Jami Gold, bless her, has great examples as well. And she explains how to pass the baton, i.e., indicate to readers that a POV shift has been made when head-hopping.
Bethany (one of Jami's 2011 commenters) says:
I think it’s like this: the writer is sitting inside the house, throwing windows open, and trying to move the furniture around so the readers can see what’s inside, but the readers only have the view from the windows and nothing more. The task of the writer is to make the windows bigger and arrange the furniture in such a way as that the best view is possible so that the readers feel as though they are inside the house, even though they aren’t. No matter how much we like to think that readers are telepathic and could see inside our minds if we could just put the right words on the page, the reality is that no one is telepathic (at least not that I’ve met), and writers need to allow for that.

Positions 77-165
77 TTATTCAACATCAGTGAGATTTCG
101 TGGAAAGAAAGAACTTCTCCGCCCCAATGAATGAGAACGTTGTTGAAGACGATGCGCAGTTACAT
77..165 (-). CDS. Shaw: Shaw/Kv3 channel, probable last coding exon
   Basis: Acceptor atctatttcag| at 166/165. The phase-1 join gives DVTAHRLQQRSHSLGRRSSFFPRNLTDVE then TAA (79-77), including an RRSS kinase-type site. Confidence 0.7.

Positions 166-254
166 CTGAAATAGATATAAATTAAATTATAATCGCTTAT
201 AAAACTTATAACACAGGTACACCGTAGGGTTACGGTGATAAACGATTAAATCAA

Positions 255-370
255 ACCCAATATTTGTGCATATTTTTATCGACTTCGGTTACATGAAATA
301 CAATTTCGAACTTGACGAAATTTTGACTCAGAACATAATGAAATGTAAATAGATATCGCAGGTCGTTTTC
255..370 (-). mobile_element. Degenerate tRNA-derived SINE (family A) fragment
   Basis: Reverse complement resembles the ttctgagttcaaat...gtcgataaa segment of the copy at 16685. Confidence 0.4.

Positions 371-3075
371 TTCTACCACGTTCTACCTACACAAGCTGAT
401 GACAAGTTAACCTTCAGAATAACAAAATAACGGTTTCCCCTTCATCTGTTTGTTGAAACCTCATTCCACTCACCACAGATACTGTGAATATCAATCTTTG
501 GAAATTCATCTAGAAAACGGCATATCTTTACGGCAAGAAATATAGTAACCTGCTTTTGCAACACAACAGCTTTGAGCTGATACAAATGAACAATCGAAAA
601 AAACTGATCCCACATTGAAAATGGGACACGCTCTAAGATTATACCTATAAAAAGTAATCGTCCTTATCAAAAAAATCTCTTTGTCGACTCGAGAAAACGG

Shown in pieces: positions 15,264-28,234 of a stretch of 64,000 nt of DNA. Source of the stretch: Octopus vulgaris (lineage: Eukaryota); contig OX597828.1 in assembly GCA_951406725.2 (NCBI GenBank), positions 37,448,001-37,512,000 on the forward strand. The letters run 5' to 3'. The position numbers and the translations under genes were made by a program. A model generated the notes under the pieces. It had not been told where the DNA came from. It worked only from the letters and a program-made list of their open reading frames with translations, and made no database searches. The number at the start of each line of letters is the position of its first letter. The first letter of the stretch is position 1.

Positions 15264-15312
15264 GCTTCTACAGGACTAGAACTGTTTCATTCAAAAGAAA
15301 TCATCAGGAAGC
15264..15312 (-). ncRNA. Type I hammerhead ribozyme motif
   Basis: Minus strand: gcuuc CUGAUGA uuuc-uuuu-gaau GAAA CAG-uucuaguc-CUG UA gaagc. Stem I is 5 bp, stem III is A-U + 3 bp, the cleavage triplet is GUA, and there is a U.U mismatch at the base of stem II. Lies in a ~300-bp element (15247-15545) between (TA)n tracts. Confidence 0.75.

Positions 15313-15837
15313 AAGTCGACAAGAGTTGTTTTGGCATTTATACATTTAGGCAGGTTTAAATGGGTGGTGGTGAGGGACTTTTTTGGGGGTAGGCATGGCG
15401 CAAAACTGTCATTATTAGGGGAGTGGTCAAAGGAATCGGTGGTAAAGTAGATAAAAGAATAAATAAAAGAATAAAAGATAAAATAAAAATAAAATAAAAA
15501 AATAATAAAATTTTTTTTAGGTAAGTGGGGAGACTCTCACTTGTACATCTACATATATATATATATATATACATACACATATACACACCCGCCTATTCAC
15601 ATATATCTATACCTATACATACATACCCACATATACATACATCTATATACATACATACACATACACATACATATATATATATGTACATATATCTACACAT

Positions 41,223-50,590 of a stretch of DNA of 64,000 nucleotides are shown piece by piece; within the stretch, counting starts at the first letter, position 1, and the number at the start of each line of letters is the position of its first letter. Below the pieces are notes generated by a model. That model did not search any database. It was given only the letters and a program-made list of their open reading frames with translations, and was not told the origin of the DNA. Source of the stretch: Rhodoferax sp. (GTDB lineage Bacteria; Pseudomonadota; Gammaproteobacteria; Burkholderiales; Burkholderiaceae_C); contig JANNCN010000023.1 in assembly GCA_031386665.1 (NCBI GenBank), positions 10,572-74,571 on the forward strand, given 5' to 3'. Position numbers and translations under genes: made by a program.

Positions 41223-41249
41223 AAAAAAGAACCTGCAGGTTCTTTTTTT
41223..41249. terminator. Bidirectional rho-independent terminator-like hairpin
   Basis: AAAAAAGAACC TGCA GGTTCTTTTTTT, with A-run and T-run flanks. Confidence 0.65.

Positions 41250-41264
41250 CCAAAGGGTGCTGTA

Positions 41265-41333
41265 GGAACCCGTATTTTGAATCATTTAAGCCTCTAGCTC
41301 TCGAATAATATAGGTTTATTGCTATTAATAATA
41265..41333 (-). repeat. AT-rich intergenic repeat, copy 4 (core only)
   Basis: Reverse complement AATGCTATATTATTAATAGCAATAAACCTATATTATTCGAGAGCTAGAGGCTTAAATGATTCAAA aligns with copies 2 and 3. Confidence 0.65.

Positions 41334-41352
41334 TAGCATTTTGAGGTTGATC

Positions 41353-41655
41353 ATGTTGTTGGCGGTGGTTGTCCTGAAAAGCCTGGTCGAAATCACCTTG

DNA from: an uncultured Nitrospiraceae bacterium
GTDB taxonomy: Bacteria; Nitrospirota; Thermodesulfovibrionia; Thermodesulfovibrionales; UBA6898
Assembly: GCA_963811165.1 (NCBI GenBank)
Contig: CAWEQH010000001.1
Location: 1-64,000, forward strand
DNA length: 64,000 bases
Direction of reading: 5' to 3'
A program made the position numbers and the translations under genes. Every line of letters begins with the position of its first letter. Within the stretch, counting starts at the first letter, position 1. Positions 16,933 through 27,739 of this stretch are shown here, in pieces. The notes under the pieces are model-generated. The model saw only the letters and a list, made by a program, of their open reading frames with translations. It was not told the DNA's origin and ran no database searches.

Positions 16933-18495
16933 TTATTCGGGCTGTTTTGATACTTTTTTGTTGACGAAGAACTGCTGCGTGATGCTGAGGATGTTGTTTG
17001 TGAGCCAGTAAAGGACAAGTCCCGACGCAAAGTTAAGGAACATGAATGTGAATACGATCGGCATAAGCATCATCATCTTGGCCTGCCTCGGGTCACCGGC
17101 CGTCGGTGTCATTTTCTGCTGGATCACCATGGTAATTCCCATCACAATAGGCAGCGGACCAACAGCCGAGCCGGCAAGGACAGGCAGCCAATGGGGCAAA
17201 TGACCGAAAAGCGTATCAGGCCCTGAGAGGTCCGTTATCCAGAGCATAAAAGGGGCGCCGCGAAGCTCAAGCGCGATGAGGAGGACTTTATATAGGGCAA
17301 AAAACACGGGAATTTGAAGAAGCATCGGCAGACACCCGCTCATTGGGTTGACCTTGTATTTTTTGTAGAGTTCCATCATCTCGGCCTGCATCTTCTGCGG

Omniscient POV types at the Editor's Blog.
This is really long, and really fantastic. I much recommend it, especially if you wonder what the difference is between these two POVs.
And a short example of how omniscient POV can be made to work using paragraphs as the sections.
Justine Larbalestier says they're just techniques, people! She's right, they are; but if they're done badly, then that is indeed a sign of bad writing, not a bad technique.